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Question 3: Comment on the advantages and disadvantages of using (a) Agarose and (b) Polyacrylamide gels for the

separation of DNA molecules.


Agarose gel -Gel is easily poured -Gel does not denature the samples -Samples can be recovered


-Gels may melt during electrophoresis, if temperature is too high due to high voltage -Buffer might become exhausted -Different types of genetic material may run in unpredictable ways -Gel is carcinogenic -Can only run nucleic acid fragments of 100 nucleotides to around 10-15kb, not less.

Polyacrylamide gel -Can run fragments as small as 10bp, with resolution of 1bp -High holding capacity of up to 10 mg into each cell -Does not contain many enzymic inhibitors -Pores formed are more controlled and uniform in size -Cannot run fragments above 1kb -mobility of fragments affected by base composition, makes accurate sizing difficult -Bands below 25ng will be hard to visualize because of quenched fluroscence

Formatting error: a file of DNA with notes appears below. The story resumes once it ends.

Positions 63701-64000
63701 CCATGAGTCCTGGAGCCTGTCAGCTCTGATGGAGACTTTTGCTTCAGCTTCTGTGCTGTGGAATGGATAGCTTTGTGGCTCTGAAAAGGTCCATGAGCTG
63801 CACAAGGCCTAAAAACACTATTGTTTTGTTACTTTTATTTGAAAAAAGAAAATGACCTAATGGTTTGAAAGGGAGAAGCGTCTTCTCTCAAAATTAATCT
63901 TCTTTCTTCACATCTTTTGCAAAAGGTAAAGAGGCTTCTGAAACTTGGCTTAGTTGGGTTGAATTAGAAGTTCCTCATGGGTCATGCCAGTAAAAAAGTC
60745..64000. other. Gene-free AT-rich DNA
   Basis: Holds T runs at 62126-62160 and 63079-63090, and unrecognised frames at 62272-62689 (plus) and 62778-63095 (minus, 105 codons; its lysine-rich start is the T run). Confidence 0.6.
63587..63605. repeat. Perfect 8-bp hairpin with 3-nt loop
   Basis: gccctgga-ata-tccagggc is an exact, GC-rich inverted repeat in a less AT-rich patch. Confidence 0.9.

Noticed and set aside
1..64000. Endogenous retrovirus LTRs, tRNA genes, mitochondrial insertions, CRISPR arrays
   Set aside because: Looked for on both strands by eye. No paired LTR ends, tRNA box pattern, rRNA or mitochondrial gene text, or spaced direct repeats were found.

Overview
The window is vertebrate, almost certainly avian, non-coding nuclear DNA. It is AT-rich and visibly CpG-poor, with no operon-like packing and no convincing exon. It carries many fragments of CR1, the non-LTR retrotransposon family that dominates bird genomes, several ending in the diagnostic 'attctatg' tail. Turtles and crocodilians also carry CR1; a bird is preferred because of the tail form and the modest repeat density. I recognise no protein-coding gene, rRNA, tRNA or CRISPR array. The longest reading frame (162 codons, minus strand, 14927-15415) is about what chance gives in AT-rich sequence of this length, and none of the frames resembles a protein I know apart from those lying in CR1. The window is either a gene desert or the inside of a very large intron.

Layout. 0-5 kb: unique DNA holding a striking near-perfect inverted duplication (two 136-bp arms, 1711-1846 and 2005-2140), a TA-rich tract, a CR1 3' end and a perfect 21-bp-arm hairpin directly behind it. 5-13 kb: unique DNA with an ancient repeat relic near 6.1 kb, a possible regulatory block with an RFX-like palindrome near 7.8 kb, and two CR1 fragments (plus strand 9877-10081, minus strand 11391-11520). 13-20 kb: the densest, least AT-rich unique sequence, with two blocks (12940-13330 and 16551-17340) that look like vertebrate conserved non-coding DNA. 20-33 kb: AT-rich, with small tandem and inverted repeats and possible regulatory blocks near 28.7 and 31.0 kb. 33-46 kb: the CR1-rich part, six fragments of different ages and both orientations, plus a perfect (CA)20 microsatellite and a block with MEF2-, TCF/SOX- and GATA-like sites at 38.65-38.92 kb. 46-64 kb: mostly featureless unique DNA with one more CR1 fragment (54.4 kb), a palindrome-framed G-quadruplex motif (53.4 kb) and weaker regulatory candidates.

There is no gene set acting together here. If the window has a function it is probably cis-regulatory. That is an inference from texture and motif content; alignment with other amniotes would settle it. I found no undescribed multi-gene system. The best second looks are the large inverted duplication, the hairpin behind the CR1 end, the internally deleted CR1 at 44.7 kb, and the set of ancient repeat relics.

Question 4: Why is digestion of DNA with enzymes HIND III and Eco RI also known as restriction digest ? Restriction enzymes are enzymes that bind to specific DNA sequences and cleave, or digest the DNA at or next to the binding site. Both HIND III and Eco RI recognize 6 base pair restriction sites, which are symmetrical and inverted sequences. Both produce 5 overhanging ends. They are called restriction enzymes because they cut within the molecule of DNA, at a specific site. The DNA molecule is first scanned for a particular sequence, then the restriction enzyme binds to that location and makes one cut each in each of the two sugar phosphate backbones of the double helix.